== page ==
5. Putting your phone up to your face
Think about the last place you put your phone down. On top of the public restroom sink? Gross. In fact, a recent study found that your cellphone has more than 17,000 bacterial gene copies, and another study found that cell phones carry 10 times more bacteria than most toilet seats. Additionally, they are magnets for buildup like makeup, facial oil and toxins, so every time we put our phone up to our face, we are working to clog our pores and lead to breakouts later on. Sometimes dermatologists see patients with acne only on one cheek, which is a dead giveaway. In other words, hop on the headphone bandwagon.
6. Not reapplying sunscreen
Most people say they wear it every day, but the sunscreen you put on in the morning isn’t working in the afternoon. “When you leave and get in your car, and you’re getting all that sun exposure through your window, you are damaging your skin without realizing it,” says Jogi. “You really need to be reapplying before going out in the sun again.” The Skin Cancer Foundation recommends sunscreen be applied 30 minutes before sun exposure to allow the ingredients to bind to the skin, and then be reapplied every two hours. Solely relying on makeup with SPF is a mistake, according to dermatologists, since you need much more of it to have its desired effect. Luckily, there are a ton of products out there that are lightweight and can go over makeup. For example, Coola’s Makeup Setting Spray SPF 30 or Supergoop’s Defense Refresh Setting Mist.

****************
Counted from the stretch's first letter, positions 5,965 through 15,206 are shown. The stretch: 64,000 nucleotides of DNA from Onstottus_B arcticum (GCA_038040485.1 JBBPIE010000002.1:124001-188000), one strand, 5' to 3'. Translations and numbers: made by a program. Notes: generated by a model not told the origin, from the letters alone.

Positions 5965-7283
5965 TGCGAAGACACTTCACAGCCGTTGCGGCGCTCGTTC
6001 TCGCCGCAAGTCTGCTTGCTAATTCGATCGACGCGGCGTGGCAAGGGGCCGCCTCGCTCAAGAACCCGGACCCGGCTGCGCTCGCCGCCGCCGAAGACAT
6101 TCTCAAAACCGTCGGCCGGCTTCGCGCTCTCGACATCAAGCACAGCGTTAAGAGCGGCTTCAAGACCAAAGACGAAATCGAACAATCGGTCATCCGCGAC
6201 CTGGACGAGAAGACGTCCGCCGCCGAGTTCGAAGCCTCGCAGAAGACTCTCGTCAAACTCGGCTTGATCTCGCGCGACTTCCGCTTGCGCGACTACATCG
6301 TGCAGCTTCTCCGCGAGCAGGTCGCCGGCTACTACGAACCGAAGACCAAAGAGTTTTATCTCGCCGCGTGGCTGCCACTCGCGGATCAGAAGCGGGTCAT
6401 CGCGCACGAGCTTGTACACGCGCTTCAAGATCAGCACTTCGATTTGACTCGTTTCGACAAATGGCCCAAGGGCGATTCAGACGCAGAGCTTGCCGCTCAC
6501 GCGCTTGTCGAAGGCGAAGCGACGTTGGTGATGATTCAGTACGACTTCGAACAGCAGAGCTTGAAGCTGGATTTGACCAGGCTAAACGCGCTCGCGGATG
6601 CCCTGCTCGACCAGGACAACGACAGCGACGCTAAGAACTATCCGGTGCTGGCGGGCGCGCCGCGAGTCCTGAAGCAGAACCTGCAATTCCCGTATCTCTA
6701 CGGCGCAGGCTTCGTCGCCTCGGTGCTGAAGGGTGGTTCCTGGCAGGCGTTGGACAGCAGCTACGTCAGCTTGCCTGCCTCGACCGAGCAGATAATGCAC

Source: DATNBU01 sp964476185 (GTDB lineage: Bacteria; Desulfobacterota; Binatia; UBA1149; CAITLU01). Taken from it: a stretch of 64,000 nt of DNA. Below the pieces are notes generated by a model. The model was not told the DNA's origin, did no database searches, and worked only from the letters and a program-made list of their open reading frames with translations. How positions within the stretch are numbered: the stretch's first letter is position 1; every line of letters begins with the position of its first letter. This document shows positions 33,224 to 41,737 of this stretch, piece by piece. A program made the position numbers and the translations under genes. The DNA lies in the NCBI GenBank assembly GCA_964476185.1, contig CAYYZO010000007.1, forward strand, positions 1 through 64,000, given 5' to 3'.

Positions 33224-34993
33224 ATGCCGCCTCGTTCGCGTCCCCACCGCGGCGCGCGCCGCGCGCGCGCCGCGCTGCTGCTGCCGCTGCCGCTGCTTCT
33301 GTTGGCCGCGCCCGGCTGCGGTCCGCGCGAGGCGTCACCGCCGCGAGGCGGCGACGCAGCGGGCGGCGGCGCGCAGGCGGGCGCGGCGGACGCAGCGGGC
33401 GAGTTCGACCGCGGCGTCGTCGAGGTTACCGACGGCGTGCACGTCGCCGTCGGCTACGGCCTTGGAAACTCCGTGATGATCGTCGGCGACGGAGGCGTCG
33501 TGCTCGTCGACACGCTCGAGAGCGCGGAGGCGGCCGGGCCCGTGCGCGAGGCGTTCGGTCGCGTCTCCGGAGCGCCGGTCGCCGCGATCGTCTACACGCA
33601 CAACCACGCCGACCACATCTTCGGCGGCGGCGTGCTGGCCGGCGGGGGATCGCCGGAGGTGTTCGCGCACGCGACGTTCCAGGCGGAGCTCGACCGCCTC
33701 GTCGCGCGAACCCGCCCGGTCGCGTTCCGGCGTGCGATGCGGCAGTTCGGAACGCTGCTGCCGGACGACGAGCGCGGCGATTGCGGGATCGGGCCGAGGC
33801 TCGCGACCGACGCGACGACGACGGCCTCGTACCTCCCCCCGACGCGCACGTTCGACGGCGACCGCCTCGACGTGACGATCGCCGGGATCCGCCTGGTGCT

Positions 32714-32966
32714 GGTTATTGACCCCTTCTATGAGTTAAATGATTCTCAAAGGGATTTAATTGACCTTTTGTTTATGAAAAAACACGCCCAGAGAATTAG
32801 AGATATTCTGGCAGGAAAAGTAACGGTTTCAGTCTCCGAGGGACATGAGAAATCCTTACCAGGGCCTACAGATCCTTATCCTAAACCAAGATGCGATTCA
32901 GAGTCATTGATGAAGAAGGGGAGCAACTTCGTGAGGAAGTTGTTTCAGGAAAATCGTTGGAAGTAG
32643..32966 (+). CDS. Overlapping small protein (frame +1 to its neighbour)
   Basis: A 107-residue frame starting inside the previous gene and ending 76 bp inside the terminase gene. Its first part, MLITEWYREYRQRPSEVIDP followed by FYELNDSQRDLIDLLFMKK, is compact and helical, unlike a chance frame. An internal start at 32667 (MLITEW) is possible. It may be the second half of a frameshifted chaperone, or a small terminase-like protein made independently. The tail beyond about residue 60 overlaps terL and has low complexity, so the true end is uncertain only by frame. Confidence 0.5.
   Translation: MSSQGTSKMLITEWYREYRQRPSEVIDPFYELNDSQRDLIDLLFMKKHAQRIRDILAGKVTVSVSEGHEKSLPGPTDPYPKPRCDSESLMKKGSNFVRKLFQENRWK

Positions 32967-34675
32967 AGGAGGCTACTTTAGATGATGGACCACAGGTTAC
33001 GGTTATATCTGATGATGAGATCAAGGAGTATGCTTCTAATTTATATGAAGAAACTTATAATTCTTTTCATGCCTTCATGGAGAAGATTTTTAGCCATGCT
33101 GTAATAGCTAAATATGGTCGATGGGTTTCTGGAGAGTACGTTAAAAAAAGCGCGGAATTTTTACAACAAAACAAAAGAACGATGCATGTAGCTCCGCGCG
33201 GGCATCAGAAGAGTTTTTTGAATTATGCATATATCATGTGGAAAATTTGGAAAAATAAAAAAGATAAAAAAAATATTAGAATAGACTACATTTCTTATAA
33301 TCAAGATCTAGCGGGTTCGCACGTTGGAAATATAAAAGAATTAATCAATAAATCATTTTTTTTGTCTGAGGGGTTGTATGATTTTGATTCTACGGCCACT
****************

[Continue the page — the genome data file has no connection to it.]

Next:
7. Using the wrong cleanser
Everyone likes the lathering feeling of a cleanser, for example, but a foam cleanser — like the ones that come in a pump — is not for every skin type. If you already have dry skin, foam cleansers are not the best choice for you; you want to be using a creamier, gentler cleanser. While if you have oily skin, your skin is probably going to be more resilient to them. “The foam is made of surfactants, which strip the skin of its oils,” says Jogi. “So if you have dry skin at baseline, you don’t want to be stripping it even more.” On the flip side, oil-based cleansers are gentler on the skin, so they are better for sensitive skin or skin prone to rosacea, but may not be the best choice for acne-prone, oily skin. Additionally, good facial cleansing requires temperature control — somewhere between lukewarm and warm water. Hot water can scald and strip the skin of its natural oils, and it can also lead to very dry skin. Hot showers interfere with the skin’s natural protective barrier and deplete it from its natural oils and weaken your complexion altogether.
8. Neglecting your neck and décolletage
One of the best signs of a person’s age is their neck and hands, not so much their face. You should actually be continuing your entire skincare regime down to your collarbone area. “Otherwise, if your face looks like you’re 30, but your neck looks like you’re 50, that’s going to give it away,” says Jogi. However, make sure you are gentle with the skin on your neck and décolletage. The skin on the neck and chest is pretty thin, so it’s more prone to damage. Plus, apply your regime always in upward motions to prevent tugging your skin downward, which can lead to sagging. “Work against gravity and give your skin a little lift when applying your products,” Bondaroff adds.